The Tampa Museum of Art has an exciting slate of exhibitions for Fall 2018 focused on the theme of love. Sponsored by the Vinik Family Foundation, the Season of Love began August 16 with the unveiling of Patricia Cronin’s commissioned sculpture Aphrodite Reimagined, part of her solo exhibition Patricia Cronin, Aphrodite, and the Lure of Antiquity: Conversations with the Collection.
Winner of a Rome Prize in Visual Art in 2006-2007, and past Trustee of the American Academy in Rome, Cronin is deeply interested in the ancient world, which she frequently references in her work. For the first commission in Tampa's biennial series, Cronin has created a large outdoor sculpture of Aphrodite inspired by a fragmentary 1st-century AD marble torso of Aphrodite in the museum’s collection. Entitled Aphrodite Reimagined, Cronin’s sculpture re-envisions the museum’s Aphrodite fragment as a monumental “complete” sculpture with a stone torso and translucent head, arms, and legs. The sculpture invites viewers to reconsider the narrative of an ancient work heavily restored after its rediscovery, and acts as a metaphor for shifting certainties about human history. Cronin and museum curators will also pair an Etruscan cinerary urn from the Museum’s collection with multiple iterations of Cronin’s 2002 sculpture Memorial to a Marriage, a powerful artwork that references ancient and neoclassical funerary monuments as well as contemporary issues of social justice. The final gallery of the exhibition comprises a visual dialogue between figural works by Cronin and several antiquities from the museum’s permanent collection.
Season of Love continues with two additional special exhibitions. On loan from the collection of the Vinik Family Foundation, Yayoi Kusama’s LOVE IS CALLING, one of the artist’s celebrated Infinity Rooms, opened in late September and is on view to Feb. 14, 2019.
An immersive, experiential work of art, LOVE IS CALLING invites visitors to enter a mirrored room with tentacle-like soft sculptures hanging from the ceiling and positioned on the floor. These forms glow with changing colors and feature Kusama’s signature polka dots. Mirrored walls create a kaleidoscopic effect, with the reflected imagery of the tentacles seemingly extending into infinite space. Visitors hear audio of the artist reciting a love poem in Japanese as they walk throughout the installation.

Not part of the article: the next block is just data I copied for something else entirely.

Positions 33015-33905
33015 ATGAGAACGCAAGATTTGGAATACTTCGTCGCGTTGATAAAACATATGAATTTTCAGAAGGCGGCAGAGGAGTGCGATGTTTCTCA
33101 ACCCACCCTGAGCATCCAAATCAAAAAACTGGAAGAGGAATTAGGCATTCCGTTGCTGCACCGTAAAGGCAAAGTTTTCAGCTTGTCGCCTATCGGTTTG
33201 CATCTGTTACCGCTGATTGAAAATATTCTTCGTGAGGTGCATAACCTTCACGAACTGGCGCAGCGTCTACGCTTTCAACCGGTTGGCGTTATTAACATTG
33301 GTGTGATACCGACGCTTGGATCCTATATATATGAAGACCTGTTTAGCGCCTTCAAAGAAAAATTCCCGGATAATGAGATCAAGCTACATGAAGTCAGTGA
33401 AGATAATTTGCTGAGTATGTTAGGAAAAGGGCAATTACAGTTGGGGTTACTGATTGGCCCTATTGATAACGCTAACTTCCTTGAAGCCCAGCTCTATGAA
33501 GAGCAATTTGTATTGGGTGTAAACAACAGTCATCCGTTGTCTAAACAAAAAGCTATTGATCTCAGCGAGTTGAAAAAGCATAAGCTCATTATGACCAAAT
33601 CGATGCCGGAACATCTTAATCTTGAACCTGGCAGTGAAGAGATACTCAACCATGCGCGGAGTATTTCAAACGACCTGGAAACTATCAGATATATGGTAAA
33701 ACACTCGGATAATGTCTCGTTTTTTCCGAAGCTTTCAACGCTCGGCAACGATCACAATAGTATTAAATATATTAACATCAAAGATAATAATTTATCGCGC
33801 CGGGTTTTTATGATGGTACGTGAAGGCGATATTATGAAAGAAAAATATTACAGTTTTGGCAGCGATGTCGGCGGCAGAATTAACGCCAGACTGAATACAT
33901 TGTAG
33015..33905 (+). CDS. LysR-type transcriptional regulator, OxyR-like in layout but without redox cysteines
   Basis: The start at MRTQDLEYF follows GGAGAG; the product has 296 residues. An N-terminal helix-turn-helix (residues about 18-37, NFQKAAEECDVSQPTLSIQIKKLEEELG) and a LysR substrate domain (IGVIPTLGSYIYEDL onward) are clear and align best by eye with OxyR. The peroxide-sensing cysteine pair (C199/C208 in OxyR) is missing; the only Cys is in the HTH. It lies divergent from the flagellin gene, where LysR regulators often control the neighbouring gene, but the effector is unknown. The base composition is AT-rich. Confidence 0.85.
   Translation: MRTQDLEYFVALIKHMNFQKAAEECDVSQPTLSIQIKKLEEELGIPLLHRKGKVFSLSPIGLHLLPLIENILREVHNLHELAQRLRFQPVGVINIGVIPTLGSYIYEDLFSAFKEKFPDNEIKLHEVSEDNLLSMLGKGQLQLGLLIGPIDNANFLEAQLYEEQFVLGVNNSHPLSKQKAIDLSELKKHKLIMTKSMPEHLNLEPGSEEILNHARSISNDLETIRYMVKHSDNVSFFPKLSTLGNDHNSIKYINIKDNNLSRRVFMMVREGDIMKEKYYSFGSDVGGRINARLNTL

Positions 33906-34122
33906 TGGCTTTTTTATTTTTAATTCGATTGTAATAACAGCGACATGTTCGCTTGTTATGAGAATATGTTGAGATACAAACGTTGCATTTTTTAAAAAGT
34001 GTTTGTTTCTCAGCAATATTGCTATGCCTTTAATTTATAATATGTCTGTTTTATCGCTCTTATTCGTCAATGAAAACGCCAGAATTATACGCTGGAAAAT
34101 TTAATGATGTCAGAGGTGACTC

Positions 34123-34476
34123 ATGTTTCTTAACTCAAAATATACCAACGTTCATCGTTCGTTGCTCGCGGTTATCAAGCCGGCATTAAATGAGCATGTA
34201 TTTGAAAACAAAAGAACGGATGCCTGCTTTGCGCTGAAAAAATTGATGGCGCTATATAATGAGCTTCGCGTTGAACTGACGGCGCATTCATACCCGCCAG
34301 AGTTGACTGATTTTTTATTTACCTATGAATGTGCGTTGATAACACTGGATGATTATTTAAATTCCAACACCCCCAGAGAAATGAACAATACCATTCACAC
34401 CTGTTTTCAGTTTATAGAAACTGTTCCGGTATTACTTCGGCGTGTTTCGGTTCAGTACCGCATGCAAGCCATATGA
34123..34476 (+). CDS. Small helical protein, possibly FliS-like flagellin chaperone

Yayoi Kusama (Japanese, b. 1929) is one of today’s most recognized and celebrated artists. In addition to her widely popular Infinity Rooms, such as LOVE IS CALLING, Kusama creates vibrant paintings, works on paper, and sculpture with abstract imagery. Her artwork has been shown and collected by leading institutions across the globe and she is considered “the world’s most popular artist.” A comprehensive retrospective, organized by the Hirshhorn Museum and Sculpture Garden in Washington, DC, is currently travelling around the US and Canada. In October 2017, the Yayoi Kusama Museum opened in Tokyo.
Finally, in October, a retrospective of Robert Indiana’s sculpture (Oct. 25, 2018, to March 17, 2019) will feature never-before-exhibited examples of the artist’s iconic artwork LOVE.
This exhibition is organized by the Albright-Knox Art Gallery, Buffalo, NY.
On the occasion of the American artist Robert Indiana’s ninetieth birthday and in recognition of his broad and enduring achievement in sculptural media, the Albright-Knox Art Gallery mounted Robert Indiana: A Sculpture Retrospective in Summer 2018. The exhibition travels to Tampa, the only other venue.
Having gained international prominence in the early 1960s, Indiana (born Robert Clark in 1928) has created some of the world’s most immediately recognizable works of art. Filled with intensely personal combinations of universal symbols—words and numbers, stars and wheels—his sculptures, paintings, drawings, and prints are most readily associated with the Pop art movement. Indiana’s work in sculpture offers a unique opportunity to consider the multiple paradoxes inherent in his practice of creating objects of significance and permanence from everyday impressions and materials.
Many of Indiana’s sculpture have never been publicly exhibited in the United States, and some of the most extraordinary examples of his career-defining LOVE sculpture, one of the twentieth century’s most iconic works of art, have never been shown anywhere. Robert Indiana: A Sculpture Retrospective offers a thorough reassessment of the artist’s work in sculpture, from his earliest assemblages of the late 1950s to his most recent series of remarkable painted bronzes.